The former Oregon Duck played sparingly, catching just four passes for 67 yards and one touchdown.
He may be given a chance to stick around next year as well, but he’ll need to show some solid growth over the off-season.
His biggest contribution came in Oakland, where he made a 19-yard reception on a third and long to keep a drive alive that eventually led to a touchdown.
Acquired halfway through the year, Smith primarily contributed as a special teamer.
He’ll be in the mix for a spot in 2014, and his speed and versatility will be enough to hold Kelly’s interest.
However, I didn’t like that Kelly tried to force some Wild Cat plays into the offense for Smith several times during the year. The Wild Cat hasn’t snuck up on anybody since 2008. It’s been tried, and it proved to be nothing more than a gimmick that had a one-year shelf life in the NFL. It also seems to be counter intuitive to what Kelly wants to do with his offense…for a guy who runs a system based on speed, rhythm, and operating as quick and efficiently as possible, putting the fast-paced attack on hold in favor of slowing everything down to get this special package on the field just doesn’t seem like its worth the time or effort in practice during the week.
Back in the preseason, Johnson looked like he could potentially be one of the most improved Eagles.
He looked absolutely electric as a return man, but quickly fizzled out as the season began. He cost the Eagles in the Kansas City game by muffing a punt in the first quarter and setting the Chiefs up with an early redzone opportunity, and was slowly phased out of the lineup after that moment.
He spent the majority of the year as a healthy scratch, losing his gameday spot to guys like Jeff Maehl and Brad Smith.
Johnson has some interesting raw talent, but he quickly fell out of favor here and he’ll have to catch on with a another team to try and harness that potential.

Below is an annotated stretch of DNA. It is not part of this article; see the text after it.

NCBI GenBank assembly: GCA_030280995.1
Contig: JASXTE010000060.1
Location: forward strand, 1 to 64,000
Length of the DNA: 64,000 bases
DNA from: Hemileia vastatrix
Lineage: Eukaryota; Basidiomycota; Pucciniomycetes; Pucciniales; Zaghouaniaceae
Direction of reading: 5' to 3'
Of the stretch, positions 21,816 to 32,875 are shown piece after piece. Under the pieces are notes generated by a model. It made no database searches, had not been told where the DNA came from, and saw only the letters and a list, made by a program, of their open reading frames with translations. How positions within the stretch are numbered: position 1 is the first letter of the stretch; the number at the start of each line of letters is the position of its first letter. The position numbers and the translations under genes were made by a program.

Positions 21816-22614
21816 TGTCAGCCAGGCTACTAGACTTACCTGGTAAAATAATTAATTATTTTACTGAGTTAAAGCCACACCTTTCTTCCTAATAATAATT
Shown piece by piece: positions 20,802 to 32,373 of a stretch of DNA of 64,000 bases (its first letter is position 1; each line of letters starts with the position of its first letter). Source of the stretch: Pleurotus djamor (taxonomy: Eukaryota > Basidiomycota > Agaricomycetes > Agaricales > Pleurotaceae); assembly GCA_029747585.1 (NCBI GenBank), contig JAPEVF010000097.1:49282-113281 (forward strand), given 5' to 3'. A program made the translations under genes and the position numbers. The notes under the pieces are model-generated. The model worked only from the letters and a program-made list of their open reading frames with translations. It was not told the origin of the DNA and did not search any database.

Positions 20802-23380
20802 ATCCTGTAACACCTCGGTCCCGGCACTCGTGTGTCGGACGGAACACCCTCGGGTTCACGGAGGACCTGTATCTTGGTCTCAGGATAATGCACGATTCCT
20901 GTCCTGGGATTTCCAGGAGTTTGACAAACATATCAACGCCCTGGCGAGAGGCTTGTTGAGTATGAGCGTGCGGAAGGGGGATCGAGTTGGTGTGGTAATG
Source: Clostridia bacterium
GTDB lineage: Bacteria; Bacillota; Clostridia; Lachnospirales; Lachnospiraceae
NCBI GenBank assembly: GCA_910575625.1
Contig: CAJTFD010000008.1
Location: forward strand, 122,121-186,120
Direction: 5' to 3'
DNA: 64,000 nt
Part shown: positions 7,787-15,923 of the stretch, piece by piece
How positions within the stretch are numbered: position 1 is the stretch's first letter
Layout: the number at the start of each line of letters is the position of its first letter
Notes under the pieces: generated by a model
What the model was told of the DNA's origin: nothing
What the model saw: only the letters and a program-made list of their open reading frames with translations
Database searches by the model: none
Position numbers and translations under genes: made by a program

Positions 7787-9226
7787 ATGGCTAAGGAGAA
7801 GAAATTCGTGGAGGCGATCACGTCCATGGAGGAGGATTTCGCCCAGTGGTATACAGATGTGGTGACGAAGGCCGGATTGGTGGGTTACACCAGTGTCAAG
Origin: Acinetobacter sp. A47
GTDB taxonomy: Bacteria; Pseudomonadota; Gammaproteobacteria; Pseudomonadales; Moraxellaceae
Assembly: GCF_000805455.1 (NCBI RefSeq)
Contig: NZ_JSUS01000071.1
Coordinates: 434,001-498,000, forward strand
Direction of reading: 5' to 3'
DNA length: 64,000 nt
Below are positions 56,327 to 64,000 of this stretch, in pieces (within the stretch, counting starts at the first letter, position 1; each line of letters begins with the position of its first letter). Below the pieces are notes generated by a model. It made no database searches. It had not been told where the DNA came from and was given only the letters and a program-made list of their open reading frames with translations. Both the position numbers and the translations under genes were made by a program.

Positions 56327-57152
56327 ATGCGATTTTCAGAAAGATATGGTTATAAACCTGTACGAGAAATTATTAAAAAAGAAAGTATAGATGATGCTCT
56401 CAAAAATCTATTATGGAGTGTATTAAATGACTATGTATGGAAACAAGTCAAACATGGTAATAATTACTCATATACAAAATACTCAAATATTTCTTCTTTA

Final Thoughts/Possible Changes/Free Agent Additions
Wide Receiver is the only position on the offensive side of the ball that has serious questions going into the offseason, and the Eagles could address it in a number of ways.
I believe the best thing for the team to do is to keep things stable by redoing DeSean Jackson’s deal, re-signing Riley Cooper and Jeremy Maclin, and maybe look to add some talent through the draft in the third round and on to phase out guys like Maehl, Smith, and Johnson.
There aren’t a lot of great names available through free agency.
Eric Decker is probably the best name out there, but he’s going to command a pretty significant deal and I think he’s been helped tremendously by the presence of Peyton Manning along with playing alongside great wideouts like Demaryius Thomas and Wes Welker, and I wouldn’t pay him like a top receiver.
Beyond Decker, there’s nothing but a lot of mediocre talent (the Tedd Ginns, Darrius Heyward-Beys, and Robert Mecheams of the world) or aging veterans that don’t have a lot left (Anquan Boldin, Plaxico Burress, Brandon Stokely, etc).